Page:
Such transfers, in the main, provide a crucial source of income to citizens in many developing countries.
This thorny issue will be discussed in London on July 20 and 21 by the Financial Action Task Force (FATF), the US Treasury, regional bodies, international experts, central bank governors and global banks at a Commonwealth-led forum on remittances and regulations.
The dialogue, which will take place at the Commonwealth Secretariat at Marlborough House, will explore the implications of the de-banking of the remittance sector and identify policies to effectively address the impact of anti-money laundering and counter financing of terrorism (AML/CFT) regulations on money transfers.
“While AML/CFT regulations are essential to protect the integrity of the financial system, measures such as the closure of money transfer operators can have a marked impact on the flow of remittances,” said Deodat Maharaj, Commonwealth Deputy Secretary-General.
“At their meetings in 2014, Commonwealth Finance Ministers and central bank governors from Africa, Asia, the Caribbean and the Pacific, emphasised the importance of balancing the need to tackle money laundering and terrorist financing with the need for financial inclusion.
These concerns were echoed at the annual Commonwealth and Francophonie Dialogue with the G20, in April 2015,” Mr Maharaj added.
Eight Commonwealth developing countries are among the most dependent on remittances, with India receiving $71 billion from diaspora communities- the highest value of remittances in 2014.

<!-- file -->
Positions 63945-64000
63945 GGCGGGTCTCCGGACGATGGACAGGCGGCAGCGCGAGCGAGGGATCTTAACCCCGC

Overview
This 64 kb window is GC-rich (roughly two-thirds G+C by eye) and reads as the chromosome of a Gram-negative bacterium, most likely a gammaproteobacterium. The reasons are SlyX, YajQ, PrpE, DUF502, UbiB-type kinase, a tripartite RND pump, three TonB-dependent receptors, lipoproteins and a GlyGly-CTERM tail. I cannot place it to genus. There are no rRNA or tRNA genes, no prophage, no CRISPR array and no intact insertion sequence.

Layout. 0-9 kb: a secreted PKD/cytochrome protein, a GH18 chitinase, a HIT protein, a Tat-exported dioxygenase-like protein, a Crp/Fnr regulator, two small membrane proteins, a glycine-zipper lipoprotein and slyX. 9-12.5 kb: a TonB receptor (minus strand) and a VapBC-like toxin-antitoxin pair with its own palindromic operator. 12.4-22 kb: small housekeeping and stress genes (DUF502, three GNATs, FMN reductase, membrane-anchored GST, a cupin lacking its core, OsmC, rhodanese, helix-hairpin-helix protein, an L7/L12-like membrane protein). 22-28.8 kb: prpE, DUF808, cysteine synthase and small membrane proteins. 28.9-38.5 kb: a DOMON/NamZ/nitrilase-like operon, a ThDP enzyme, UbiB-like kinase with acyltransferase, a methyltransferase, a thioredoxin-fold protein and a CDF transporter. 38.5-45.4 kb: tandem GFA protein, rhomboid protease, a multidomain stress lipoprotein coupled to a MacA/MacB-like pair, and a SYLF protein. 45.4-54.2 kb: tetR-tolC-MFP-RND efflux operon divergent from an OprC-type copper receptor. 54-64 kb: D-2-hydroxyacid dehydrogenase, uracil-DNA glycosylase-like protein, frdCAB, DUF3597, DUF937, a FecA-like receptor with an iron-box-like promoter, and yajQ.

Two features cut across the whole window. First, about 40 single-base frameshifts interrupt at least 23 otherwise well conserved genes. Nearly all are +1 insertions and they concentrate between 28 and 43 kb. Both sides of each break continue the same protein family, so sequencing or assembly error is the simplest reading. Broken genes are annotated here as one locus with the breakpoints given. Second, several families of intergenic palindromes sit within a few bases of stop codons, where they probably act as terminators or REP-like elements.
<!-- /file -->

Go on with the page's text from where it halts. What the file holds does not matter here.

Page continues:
Money transfers to the Caribbean and Africa also exceeded all other forms of external finance.
Mr Maharaj said: “The Commonwealth Secretariat is acting with urgency to find a way to decrease the cost of money transfers and to make remittances a viable and secure source of finance for developing countries.
“International co-operation remains crucial to maximise the mobilisation of all forms of finance – be they private or public.
“In this regard the Commonwealth is bringing together all key stakeholders to ensure that the development potential of remittances is not unduly constrained.”
FATF Executive Secretary Rick McDonell, who will present the keynote speech at the event, added: “The FATF fully supports the objectives of financial inclusion and recognises the importance of remittances in many parts of the world.
“We believe that the international standards can and should be implemented in a balanced way that satisfies the need for appropriate regulation but does not unnecessarily obstruct international money transfers.”
Mr McDonnell described the dialogue as “a good opportunity to exchange views on whether that balance is being achieved”.
The outcome of the forum, which will take place just three days after the Financing for Development conference in Ethiopia, where discussions centred on domestic revenue mobilisation, as well as innovative financing, will feed into meetings with finance ministers and central bank governors, and the continued engagement with the Group of 20 (G20) major economies.
The forum is also being held before the UN summit on the post-2015 sustainable development goals and climate change that will take place later this year.